Difference between revisions of "Person - Arnold Butcher"

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ARNOLD JOHN BUTCHER (1925 - 2013)
 
ARNOLD JOHN BUTCHER (1925 - 2013)
  
A good batsman, Arnold  captained a NT cricket team which practised near Sydney Boys High at Moore Park. He played piano for NT revue and for ''Pot of Message'' 1949 wrote “Song of the Beautiful Big Blonde Spy”, its last line whispered to the Un-American Committee:
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A good batsman, Arnold  organised and captained a NT cricket team which practised at Moore Park near Sydney Boys High. He married NT actress and dancer Loretta Boutmy (qv) in 1950, composed music for Margaret Barr (qv), and suspected NT member Clive Young (qv) was an ASIO mole. Arnold played piano for NT revue and for ''Pot of Message'' 1949 wrote “Song of the Beautiful Big Blonde Spy”, its last line whispered to the Un-American Committee:
  
 
I shimmied my way through the Iron Curtain  
 
I shimmied my way through the Iron Curtain  
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When it entered into my soul.
 
When it entered into my soul.
  
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Arnold was born on 1 August 1925 at Innisfail, Queensland sugar country where, on the way to school, pupils chewed on stalks which had fallen off the cane trains.  The local community was cosmopolitan; neighbouring Yugoslavs had Sunday musical concerts.
  
Born 1 August 1925 at Innisfail, Q, sugar country.  On the way to school the kids chewed on stalks which had fallen off the cane trains.  His siblings were Don, Alexia and Olive.  The local community at South Johnstone was cosmopolitan; neighbouring Yugoslavs had Sunday musical concerts.
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The Depression affected Arnold’s father, a communist and union organiser who raised money for the International Brigade in Spain.  Arnold went to CPA meetings as a child.  His mother played piano for silent films and was his first piano teacher but Arnold’s musical education was sporadic.
The Depression affected Arnold’s father, a communist and union organiser who in the 1930s raised money for the International Brigade in Spain.  Arnold went to CPA meetings as a child.  His mother played piano for silent films and was his first piano teacher but Arnold’s musical education was sporadic.
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In 1940 the family moved south because of the threat of the Japanese (a slit trench was dug at the back of the house). Arnold was in the public service from ages 15-18.  Desperate to get into the RAAF despite his parents' opposition, he met air crew through playing Fats Waller in the officers’ mess.  One, Bill Davis, had studied at the Conservatorium, and Arnold became a leading aircraftman.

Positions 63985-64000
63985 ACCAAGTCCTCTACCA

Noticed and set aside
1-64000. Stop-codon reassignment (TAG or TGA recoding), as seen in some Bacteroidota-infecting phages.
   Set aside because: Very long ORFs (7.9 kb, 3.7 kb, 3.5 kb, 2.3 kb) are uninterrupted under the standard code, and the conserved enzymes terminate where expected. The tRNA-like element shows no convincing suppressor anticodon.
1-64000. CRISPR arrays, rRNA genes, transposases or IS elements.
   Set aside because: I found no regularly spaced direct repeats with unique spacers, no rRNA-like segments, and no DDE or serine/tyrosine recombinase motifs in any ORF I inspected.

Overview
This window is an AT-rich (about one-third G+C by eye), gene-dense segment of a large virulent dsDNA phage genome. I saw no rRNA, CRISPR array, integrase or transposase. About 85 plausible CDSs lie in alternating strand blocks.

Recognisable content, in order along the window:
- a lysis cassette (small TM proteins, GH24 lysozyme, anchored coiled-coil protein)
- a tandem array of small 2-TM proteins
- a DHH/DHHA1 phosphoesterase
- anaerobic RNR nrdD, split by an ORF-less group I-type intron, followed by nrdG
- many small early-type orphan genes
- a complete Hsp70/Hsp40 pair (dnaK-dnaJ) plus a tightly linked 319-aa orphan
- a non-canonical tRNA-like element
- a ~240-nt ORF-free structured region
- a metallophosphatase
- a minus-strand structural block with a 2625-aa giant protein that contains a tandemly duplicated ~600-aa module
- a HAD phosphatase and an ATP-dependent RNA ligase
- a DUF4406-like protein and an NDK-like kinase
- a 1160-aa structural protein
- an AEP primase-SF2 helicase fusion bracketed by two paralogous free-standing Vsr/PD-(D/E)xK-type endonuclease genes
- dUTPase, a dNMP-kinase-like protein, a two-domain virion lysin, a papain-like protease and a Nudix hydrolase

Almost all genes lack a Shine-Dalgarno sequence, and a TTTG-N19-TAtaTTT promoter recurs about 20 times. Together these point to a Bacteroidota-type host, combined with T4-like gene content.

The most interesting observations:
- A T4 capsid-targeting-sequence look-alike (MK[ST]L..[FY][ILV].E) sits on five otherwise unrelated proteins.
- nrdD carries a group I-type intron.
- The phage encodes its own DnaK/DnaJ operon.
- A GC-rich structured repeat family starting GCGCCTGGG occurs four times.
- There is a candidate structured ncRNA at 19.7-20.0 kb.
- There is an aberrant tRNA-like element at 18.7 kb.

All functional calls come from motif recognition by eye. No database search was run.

In 1940 the family moved south because of the threat of the Japanese (a slit trench was dug at the back of the house).   Arnold was in the public service from ages 15-18.  He was desperate to get into the RAAF but his parents refused consent.  However he met air crew through playing Fats Waller etc in the officers’ mess.  One, Bill Davis, had studied at the ConservatoriumArnold became a leading aircraftman 150494.  
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Postwar on a repatriation scholarship Arnold went to the Con, then worked as a casual wharfie plus part-time in Kings Cross cafes and clubs such as the California Café which could get a bit rough, but the pianist always keeps going.  There were writers and poets on the wharves ~ they liked the freedom and didn’t want to get caught up in the rat race.  Arnold was a member of Gang 364 (another was Clem Millward qv) a “Brains Trust” who played chess during smokoes.  
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On a repatriation scholarship postwar,  Arnold studied at the NSW Conservatorium, then played in Kings Cross cafes and clubs (such as the California Café which "could get a bit rough, but the pianist always keeps going")He was a casual wharfie, his workmates including writers and poets who liked the freedom of not being caught up in the rat race.  Arnold was a member of Gang 364 (another was Clem Millward <qv> ) a “Brains Trust” who played chess during smokoes.